Peers Warn Against No-Deal Brexit


An incriminating House of Lords report has warned that a “no deal” Brexit would be “destructive” to the economy of the United Kingdom by trashing trade across various sectors.

House of Lords EU Committee said that the claim that a “no deal is better than a bad deal” is essentially not true.

The committee which is has Lord Boswell of Aynho as its chairman stated: “Given the overwhelming evidence of the destructive effect of ‘no deal’, the Government’s assertion that ‘no deal is better than a bad deal’ was not helpful.

“‘No deal’ would mean the abrupt cessation of over 40 years of economic, political and legal partnership. It is difficult, if not impossible, to envisage a worse outcome for the United Kingdom.”

In normal trade negotiations, a failure to agree on a deal utterly leaves matters unchanged. However, the committee said that in this instance, it abruptly makes cross-border trade much more difficult.

The committee stated: “It would not just be economically disruptive, but would bring UK-EU cooperation on issues such as counter-terrorism, nuclear safeguards, data exchange and aviation to a sudden halt.”

The peers stated: “An early and comprehensive agreement would, in our view, be the best solution for all sides. But precedent, and the overwhelming weight of evidence suggests that it will not be possible by March 2019 and that negotiations on future relations will need to continue beyond that point.”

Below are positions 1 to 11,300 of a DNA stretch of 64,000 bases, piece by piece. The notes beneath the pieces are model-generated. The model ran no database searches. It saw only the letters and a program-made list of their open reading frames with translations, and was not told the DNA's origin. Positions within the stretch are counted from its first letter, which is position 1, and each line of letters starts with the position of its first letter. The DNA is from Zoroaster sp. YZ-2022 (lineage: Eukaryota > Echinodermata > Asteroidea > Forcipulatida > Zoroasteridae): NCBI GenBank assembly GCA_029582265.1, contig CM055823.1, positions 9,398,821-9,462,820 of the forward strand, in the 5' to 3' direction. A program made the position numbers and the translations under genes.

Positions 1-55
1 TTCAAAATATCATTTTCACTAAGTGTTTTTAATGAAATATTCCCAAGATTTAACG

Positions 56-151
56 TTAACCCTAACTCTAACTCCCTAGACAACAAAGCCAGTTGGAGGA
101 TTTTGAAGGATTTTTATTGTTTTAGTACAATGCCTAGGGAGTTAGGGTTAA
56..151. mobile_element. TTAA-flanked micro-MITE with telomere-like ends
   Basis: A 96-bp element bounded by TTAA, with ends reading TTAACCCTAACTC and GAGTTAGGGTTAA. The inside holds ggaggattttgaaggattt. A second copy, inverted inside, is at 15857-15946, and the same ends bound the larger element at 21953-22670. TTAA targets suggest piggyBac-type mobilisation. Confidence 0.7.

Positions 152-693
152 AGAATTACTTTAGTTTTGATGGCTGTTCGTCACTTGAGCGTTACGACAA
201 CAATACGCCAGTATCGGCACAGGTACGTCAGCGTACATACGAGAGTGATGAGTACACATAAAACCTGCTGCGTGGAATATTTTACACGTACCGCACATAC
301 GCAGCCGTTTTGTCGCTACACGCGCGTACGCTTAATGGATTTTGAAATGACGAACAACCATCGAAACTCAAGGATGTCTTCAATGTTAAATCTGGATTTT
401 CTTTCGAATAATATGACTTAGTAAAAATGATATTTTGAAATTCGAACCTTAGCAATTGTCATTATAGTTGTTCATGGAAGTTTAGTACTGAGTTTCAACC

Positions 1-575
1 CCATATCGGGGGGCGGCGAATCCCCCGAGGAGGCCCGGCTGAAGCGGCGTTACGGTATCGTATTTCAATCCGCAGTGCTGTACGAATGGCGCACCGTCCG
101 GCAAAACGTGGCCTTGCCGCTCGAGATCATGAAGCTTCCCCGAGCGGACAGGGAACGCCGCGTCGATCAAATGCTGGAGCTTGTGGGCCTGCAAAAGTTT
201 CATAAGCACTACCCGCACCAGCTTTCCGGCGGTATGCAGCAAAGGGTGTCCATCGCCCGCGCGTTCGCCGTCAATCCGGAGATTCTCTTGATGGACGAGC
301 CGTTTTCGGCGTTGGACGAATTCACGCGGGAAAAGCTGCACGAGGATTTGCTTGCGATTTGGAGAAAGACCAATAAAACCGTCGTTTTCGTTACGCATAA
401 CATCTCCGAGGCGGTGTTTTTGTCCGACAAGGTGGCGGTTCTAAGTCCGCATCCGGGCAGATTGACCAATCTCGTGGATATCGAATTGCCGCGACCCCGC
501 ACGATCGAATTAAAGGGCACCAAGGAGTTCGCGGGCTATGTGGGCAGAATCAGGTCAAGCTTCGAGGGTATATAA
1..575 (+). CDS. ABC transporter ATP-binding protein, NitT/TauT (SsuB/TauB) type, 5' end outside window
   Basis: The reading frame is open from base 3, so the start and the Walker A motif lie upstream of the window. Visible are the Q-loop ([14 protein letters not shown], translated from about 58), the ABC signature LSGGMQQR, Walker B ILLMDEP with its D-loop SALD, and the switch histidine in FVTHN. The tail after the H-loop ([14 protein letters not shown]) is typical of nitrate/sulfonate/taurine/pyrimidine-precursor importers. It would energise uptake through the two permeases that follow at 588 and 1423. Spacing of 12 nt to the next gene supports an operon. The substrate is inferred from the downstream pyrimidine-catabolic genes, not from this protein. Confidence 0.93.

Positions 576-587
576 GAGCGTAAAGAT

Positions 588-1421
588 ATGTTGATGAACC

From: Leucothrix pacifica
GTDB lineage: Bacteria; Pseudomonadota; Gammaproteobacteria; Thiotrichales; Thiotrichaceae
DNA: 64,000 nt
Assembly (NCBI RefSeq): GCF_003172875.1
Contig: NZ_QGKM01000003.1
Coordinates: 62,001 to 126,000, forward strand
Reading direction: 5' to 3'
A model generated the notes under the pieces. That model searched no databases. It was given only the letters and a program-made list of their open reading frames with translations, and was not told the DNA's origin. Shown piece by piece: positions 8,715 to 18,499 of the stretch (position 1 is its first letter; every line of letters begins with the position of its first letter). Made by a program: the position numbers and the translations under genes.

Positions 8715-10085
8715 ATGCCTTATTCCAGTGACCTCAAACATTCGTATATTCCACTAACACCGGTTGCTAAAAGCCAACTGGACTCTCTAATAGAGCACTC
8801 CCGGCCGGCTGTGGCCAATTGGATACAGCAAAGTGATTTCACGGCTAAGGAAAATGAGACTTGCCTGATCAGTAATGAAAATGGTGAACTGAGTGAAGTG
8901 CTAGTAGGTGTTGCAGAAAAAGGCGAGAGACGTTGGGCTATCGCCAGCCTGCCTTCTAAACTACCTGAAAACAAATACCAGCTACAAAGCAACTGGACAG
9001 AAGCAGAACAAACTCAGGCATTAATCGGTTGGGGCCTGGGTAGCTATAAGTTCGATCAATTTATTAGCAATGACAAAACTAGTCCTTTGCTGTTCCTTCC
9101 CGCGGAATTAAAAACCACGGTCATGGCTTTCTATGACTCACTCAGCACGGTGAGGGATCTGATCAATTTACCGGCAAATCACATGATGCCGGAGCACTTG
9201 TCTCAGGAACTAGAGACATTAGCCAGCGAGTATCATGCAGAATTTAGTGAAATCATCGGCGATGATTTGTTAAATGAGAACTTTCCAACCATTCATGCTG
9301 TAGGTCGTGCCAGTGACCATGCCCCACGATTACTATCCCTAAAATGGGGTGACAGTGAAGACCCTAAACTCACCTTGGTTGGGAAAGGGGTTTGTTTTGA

“If this is the case, both sides will need a transition period. This will not just be an implementation period, since the agreement on future relations will still be under negotiation, but will begin with a ‘standstill period’, to buy time to finalise that agreement, followed by an implementation or adaptation phase.”

Meanwhile, the chief of Manufacturing NI, Stephen Kelly, informed the Northern Irish Affairs Committee that Northern Ireland could embrace a compromised status that is making the best of regulations of the United Kingdom and the European Union.

Enabling Northern Ireland to become a “bridge,” with a soft border with Ireland and no border with the rest of the United Kingdom, could have it “become one of the most attractive regions in the world in which to invest”, said Kelly.

By contrast, a hard Brexit, “would be a complete and utter disaster” for manufacturers of NI.